H. G. to Marinus Willett1
[New York, April 15, 1789]
H___ G___. having been informed that Mr. Willet has received a letter from the Attorney General,2 stating the circumstances of the interview between them, takes occasion to express his expectation that Mr. Willett will communicate it to the public.3
The [New York] Daily Advertiser, April 15, 1789.
1. For information on the controversy between “H.G.” and Willett, see “H.G. Letters. Introductory Note,” February 20-April 9, 1789, “H.G. Letter V,” February 25, 1789, and “H.G. Letter XIV,” April 9, 1789.
2. Egbert Benson.
3. Willett replied, not to “H.G.” but to the editor of The Daily Advertiser. His letter, which appeared in that newspaper on April 16, 1789, reads as follows:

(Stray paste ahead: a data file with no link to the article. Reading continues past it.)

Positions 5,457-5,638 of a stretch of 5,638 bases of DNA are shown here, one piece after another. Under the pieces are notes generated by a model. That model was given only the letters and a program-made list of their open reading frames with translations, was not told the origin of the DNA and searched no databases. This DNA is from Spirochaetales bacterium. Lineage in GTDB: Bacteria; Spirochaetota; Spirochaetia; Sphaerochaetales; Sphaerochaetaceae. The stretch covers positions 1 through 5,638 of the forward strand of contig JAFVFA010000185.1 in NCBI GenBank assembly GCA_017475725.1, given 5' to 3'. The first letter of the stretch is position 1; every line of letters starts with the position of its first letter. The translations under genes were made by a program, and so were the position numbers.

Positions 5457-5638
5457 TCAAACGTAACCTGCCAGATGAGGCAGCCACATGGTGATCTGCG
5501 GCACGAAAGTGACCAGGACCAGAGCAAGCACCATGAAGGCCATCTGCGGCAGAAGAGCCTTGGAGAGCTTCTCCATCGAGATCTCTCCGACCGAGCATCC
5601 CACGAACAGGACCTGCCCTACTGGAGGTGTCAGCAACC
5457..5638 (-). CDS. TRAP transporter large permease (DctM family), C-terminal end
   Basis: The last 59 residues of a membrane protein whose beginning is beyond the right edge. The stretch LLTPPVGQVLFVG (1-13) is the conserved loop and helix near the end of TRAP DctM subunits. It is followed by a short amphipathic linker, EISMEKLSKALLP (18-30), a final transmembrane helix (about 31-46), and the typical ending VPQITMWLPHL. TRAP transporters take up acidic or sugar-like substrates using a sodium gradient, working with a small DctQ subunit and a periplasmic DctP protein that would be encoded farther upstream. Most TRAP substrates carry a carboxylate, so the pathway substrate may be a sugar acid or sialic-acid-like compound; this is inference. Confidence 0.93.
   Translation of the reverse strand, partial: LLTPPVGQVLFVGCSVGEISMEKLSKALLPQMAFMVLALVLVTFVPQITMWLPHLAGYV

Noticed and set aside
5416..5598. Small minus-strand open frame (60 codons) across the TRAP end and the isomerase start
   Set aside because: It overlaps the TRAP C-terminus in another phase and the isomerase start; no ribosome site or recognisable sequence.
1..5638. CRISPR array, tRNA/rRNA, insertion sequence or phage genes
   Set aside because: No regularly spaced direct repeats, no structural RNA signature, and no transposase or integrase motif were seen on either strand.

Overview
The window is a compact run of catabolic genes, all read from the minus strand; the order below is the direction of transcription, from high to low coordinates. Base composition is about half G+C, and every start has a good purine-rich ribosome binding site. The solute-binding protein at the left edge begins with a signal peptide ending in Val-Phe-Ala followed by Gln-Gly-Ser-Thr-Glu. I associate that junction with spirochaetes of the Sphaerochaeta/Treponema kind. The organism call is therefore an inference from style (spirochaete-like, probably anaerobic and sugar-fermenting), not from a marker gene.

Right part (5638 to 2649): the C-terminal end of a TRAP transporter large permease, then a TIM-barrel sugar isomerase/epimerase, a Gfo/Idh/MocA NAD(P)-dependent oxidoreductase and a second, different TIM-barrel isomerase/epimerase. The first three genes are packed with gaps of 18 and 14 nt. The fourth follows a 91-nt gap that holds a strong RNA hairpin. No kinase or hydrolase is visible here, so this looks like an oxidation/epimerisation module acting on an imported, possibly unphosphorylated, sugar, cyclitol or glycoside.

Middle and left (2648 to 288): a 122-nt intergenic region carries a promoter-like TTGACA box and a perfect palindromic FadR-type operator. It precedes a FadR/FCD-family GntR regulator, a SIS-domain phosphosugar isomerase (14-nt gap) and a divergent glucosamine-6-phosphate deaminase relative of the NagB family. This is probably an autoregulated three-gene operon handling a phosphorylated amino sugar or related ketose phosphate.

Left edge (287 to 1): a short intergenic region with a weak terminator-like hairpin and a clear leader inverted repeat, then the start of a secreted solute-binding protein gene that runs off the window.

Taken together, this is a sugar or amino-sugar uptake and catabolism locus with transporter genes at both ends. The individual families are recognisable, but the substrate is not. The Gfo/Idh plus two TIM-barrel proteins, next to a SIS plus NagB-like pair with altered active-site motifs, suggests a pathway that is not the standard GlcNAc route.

I observe in your paper of this day, a note in which H___ G___ mentions, that he has been informed that I have received a letter from the Attorney General, stating the circumstances of an interview between us, and expressing an expectation that I will communicate it to the public. I take this early opportunity of informing you, (for as to Mr. H___ G___, I can consider in no other point of view, than as an assassin, until he comes forward with his name), that I did receive such a letter from Mr. Benson, late yesterday evening, and that this morning I called upon him to know whether it was his desire it should be published, and finding, as I had reason to suspect, from the nature of it, that he is not averse to it, I shall take an opportunity of transmitting a copy of it to your press, for the information of the public, in the course of the week.
15th April, 1789.
For the exchange of letters between Benson and Willett, see The Daily Advertiser, April 18, 1789.